This is especially true of something like Rebo's Karaoke: The 1 credit item takes about 10 min to stock, but the 3 credit item takes over 2 hours. 10 minutes generates a few extra credits to sell during the long stock time.


Its all about rhythm - matching the rhythm of the game to the rhythm of your time to play. Alex has a lot of data to show that the most expensive items are where the money is, but nevertheless I find that that stocking those first just doesn't work out for my rhythm.

When you start by stocking the low end items, you can check on the game at exponentially greater intervals. You will get many items stocked in just a few minutes, then 10 or 15 minutes later get more, then check in 30 minutes for more, then an hour for more.

This rhythm just works better for me, because I usually think about the game for a short time and as the day goes on forget about it. Yet by the time I begin to forget about it, I'm well stocked on low and middle items and am replenishing my high end items. Timing is everything! Later on in the day when I remember to come back, I'm often pretty well stocked and just maintain the low level stuff.


My 2c on this one.

I decided to compare a hour of trading when a store had plenty of all three items in stock compared to an hour of the same store when it only had level three items in stock. In each case I didn't go out of stock.

I found that the number of items sold remained reasonably consistent, but in the case of having all three stock items in place some items were sold at a lower value.

Test 1) Only item #3 - sold 583 in 1 hour = 583*3 = 1749 credits
Test 2) Only item #1 & #3 - sold 598 in 1 hour = 307*1 + 291*3 = 1180 credits
Test 3) All items in stock - sold 589 in 1 hour = 72*1 + 202*2 + 315*3 = 1421 credits

My conclusion is that where possible you should aim to sell only item#3 except for during restocking. So currently I aim to have each store selling item#3 only and whilst that is happening I restock item#2, when item#3 runs out I hit the stock button to start selling item#2 and then restock item#3, as soon as item#3 is ready I hit the stock button.

Clearly as has been mentioned before rhythm is critical and a sense of when you are next going to perform stock up keep. In my case before I go to sleep I let the store sell both item#2 and item#3 in stores where I think item#3 will run out overnight. It's a balance. For high quantity stores like Imperial Court I'm not stocking item#2 until item#3 is low. This is to let me view the stock levels, as a problem with my strategy is that stock levels can't be viewed without accepting a 'stock' item.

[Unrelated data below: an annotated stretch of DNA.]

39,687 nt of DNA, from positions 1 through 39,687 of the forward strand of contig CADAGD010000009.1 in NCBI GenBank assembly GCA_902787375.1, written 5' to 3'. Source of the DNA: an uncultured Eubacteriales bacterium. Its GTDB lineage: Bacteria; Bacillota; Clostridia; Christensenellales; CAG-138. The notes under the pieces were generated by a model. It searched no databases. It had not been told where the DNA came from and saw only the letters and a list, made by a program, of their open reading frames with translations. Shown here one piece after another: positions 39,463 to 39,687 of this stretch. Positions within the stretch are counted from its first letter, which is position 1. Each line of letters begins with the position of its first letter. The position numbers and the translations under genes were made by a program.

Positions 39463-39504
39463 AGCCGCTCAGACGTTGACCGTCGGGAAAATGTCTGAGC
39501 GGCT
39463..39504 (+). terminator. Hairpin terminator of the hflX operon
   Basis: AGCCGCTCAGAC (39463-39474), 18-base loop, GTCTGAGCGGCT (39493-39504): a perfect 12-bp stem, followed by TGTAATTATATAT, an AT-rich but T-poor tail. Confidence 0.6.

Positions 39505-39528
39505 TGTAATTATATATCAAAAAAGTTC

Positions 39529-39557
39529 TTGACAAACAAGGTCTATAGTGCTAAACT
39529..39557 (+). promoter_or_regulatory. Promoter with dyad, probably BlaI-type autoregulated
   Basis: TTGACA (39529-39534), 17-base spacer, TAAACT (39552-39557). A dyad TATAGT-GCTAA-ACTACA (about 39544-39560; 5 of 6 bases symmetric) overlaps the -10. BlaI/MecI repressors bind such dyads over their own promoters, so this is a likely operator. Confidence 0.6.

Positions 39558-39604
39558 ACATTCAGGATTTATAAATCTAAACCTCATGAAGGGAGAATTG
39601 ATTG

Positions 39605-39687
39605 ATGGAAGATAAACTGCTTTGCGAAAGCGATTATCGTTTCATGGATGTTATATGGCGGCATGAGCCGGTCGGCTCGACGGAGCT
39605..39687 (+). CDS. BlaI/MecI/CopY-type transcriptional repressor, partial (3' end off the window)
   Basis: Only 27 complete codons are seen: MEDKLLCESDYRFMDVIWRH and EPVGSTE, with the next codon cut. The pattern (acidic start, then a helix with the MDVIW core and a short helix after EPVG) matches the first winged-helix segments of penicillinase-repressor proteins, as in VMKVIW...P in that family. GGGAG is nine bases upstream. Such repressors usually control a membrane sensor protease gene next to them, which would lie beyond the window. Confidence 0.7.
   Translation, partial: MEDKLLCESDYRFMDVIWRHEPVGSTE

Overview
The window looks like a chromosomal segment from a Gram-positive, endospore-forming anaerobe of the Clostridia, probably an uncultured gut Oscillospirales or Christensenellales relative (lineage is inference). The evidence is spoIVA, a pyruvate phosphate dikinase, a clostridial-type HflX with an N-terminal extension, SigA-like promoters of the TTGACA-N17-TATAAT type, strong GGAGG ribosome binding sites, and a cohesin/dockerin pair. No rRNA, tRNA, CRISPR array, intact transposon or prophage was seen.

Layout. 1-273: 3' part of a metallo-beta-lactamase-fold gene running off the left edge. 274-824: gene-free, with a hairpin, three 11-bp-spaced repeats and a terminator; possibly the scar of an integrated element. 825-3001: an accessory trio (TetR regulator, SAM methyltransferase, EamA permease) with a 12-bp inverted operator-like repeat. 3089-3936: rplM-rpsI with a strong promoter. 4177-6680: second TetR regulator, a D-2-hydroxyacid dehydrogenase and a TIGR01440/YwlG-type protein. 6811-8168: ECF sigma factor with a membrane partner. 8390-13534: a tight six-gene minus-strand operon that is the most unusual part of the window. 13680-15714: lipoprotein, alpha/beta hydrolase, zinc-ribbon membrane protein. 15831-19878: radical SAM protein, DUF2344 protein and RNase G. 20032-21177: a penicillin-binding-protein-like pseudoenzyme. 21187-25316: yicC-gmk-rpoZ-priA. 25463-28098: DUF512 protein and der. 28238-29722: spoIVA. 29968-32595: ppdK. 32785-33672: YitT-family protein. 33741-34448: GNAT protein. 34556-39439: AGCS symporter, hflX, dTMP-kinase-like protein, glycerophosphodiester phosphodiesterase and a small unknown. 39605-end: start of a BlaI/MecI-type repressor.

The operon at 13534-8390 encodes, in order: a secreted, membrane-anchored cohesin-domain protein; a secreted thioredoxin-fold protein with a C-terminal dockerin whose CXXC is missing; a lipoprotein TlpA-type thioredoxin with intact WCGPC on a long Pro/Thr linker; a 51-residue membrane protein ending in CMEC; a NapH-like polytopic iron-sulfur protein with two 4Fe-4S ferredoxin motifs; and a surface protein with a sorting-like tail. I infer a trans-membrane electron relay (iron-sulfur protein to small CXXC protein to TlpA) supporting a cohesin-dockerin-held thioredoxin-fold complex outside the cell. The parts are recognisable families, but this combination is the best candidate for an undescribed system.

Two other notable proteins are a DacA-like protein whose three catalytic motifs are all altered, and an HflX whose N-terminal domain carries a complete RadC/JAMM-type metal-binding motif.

At my stage in the game, which is 29 stores, I am seeing passive store stock be consumed at about 600 items per hour with a level 3 (14PPM) elevator. I'm hoping that'll increase to about 860 with the 20 PPM elevator.

  • Thanks for the additional answer to this question. It's good to see a newcomer post a well thought out, reasoned answer to a question. +1, and keep the good ones coming.
    – David M
    Dec 31, 2013 at 15:31
  • Thank you David. I have an additional observation to offer. I compared 30 minutes of passive selling with the game actively running (screen on) but no interaction with it to 30 minutes of selling with the game shutdown/frozen. CONCLUSION: The stores sold TWICE as much when the game was shutdown/frozen. NOTE: If you are actively playing the game and delivering bitizens to levels and getting credits for that then you could well balance this out. In my case in 30 minutes I would need to deliver the equivalent of six ? bitizens to level 50 to make up for the slower selling rate.
    – Mark
    Jan 3, 2014 at 11:36
  • I ran out of time to to edit my comment, but I think I did the maths wrong for how much work would be required to make up for the slower selling rate. I have 29 stores that sell product at ~600/hr, not all have enough level 3 stock to last, but on average I'm guessing perhaps 29 stores x 225 items in 30 minutes x 3 credits/item = 19575 credits, half of that is ~9800 credits, so I'd need to deliver twenty four ? bitizens to level 50 earning 400 credits each time to make up for the shortfall. Big Spenders and earning Bux still require active play of course as does bitizen management.
    – Mark
    Jan 3, 2014 at 11:51
  • I upgraded my elevator to the 20PPM one. It moves faster and gives 5x which is all nice, but the reason I bought it was in the hopes that it would increase passive selling. It doesn't. :( My stores still sell @ ~590/hr whatever stock they have.
    – Mark
    Jan 6, 2014 at 9:18
  • This is the same conclusion I came to, but you've gone a bit further, "I aim to have each store selling item#3 only and whilst that is happening I restock item#2, when item#3 runs out I hit the stock button to start selling item#2 and then restock item#3, as soon as item#3 is ready I hit the stock button." What a great optimization!
    – Adam Davis
    Feb 25, 2014 at 20:36